“This is helping me grow professionally and has taught me a lot about how I want to lead a team from the day I got hired to the first day on the ice this past week,” said Weeden. “What I really like the most is to 22 girls, I am their hockey coach. They know me as that and nothing else. I don’t teach in Wakefield so that gives me an opportunity to reach out beyond my comfort zone of familiar students to work with a new group of student-athletes.”

The Warriors are excited too. In coach Weeden, they have somebody who they can identify with on multiple levels. Here is a dedicated hockey coach, not so far removed from her own playing days in the Middlesex League.

“We are all just really excited about coach Weeden,” said WMHS athletic director Brendan Kent. “She comes from a huge hockey family. She has been around the game her entire life, and coaching is in her blood. Based on all of my interactions with her so far, and all of the feedback I have heard from her references, she appears to be a terrific coach, but an even better person and role model, which is the kind of person I want coaching our kids. I think she is going to do great things for our program.”

Immediate goals and future goals can sometimes vary for a first-time head coach. The Warriors have enough talented and experienced returners that they can go to work on accomplishing some of those long-term goals right off the bat this season.

“My main goal for this season is to remain a competitive team in the Middlesex League. Wakefield has always been a scary team to play and a team that has always been competitive. There is no doubt in my mind that we will be the same this year, and then some,” said Weeden. “As far as the future goes, my main goal would be to keep Wakefield High a place where female hockey players want to come play.”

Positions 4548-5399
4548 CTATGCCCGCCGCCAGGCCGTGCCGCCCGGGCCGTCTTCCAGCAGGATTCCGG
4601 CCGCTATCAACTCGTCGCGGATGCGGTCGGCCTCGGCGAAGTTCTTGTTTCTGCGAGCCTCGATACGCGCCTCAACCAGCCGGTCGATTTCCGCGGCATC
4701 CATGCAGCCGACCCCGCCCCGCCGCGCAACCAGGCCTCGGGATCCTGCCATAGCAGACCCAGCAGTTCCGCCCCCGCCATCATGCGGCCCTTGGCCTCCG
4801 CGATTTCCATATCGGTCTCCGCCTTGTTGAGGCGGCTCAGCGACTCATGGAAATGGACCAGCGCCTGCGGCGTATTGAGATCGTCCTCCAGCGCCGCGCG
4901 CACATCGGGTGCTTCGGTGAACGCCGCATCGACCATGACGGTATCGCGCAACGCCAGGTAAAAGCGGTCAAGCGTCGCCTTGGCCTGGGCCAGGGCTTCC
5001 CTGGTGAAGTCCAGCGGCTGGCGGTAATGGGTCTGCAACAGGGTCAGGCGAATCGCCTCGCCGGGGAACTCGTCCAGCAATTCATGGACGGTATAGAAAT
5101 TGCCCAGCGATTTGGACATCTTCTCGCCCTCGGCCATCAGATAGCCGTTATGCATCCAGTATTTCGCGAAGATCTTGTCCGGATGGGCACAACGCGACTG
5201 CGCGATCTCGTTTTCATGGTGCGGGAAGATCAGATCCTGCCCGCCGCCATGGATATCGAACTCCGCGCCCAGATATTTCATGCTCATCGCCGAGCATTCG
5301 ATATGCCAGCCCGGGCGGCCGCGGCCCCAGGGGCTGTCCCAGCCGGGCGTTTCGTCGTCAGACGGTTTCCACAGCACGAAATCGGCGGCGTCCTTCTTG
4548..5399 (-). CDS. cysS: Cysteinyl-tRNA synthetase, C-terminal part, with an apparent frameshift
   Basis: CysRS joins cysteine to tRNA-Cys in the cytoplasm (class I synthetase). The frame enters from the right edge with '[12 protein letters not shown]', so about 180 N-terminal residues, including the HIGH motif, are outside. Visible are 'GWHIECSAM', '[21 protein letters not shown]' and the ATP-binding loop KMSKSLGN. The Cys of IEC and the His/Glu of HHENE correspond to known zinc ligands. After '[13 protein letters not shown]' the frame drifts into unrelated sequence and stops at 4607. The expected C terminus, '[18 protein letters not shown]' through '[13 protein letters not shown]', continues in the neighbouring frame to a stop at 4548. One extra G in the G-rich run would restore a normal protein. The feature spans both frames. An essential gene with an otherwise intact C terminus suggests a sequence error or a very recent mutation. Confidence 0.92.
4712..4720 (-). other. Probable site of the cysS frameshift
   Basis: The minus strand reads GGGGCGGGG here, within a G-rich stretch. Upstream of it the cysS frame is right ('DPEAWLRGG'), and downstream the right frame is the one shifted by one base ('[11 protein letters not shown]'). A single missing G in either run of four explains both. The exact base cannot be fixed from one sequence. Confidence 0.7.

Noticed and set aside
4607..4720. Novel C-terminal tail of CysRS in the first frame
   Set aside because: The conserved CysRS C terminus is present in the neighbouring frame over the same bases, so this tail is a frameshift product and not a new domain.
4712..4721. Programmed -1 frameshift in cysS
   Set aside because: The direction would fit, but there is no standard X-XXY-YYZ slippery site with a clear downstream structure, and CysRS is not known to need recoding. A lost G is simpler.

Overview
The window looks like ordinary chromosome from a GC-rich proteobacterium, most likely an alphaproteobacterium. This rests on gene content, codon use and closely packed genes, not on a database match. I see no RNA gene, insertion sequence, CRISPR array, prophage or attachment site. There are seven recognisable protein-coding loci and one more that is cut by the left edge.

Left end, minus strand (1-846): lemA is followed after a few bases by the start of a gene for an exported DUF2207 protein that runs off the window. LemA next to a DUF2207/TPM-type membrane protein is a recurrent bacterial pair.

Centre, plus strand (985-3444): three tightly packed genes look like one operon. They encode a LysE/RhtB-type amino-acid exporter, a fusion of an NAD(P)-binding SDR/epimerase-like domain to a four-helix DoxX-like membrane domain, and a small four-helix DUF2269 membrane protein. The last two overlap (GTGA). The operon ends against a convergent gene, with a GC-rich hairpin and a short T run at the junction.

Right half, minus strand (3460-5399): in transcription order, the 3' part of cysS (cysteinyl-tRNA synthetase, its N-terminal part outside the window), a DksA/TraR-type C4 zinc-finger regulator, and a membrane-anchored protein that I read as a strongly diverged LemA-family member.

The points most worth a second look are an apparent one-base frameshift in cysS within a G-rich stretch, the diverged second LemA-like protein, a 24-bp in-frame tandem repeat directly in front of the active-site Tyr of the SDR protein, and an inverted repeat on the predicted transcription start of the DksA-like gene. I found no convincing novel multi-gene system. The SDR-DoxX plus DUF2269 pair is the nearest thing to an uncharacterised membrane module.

Weeden is far too focused on the team’s initial scrimmage of the season tomorrow against Bishop Fenwick to look ahead. But who could blame her if she has Dec. 22 circled on her calendar? That’s when the Warriors will line up against Burlington at Weeden’s home Ice Palace.

Maybe bundled up on that top bleacher will be Bob Conceison, cheering on the league’s next great coach.

“I love nothing more than when refs ask if Bob is my father because I know how successful he has been and remains to be behind the bench,” said Weeden. “One of my hopes is that someday, I can be even half the head coach that he is.”

Who knows, maybe on that top bleacher is a Wakefield kid falling in love with hockey. If they want to play for coach Weeden someday, they can start working on becoming the type of teammate that the coach learned to value long ago.

“An ideal student athlete is someone who plays the game of hockey with sportsmanship and respect for teammates and opposing teams while remaining a contributing competitive member of our program,” said Weeden. “From day one, I have told the girls how important it is that we are a team that has a reputation of being competitive, yet a team that others enjoy playing. We are focused on establishing that Wakefield hockey is here to stay and intend on doing so with dignity and grace.”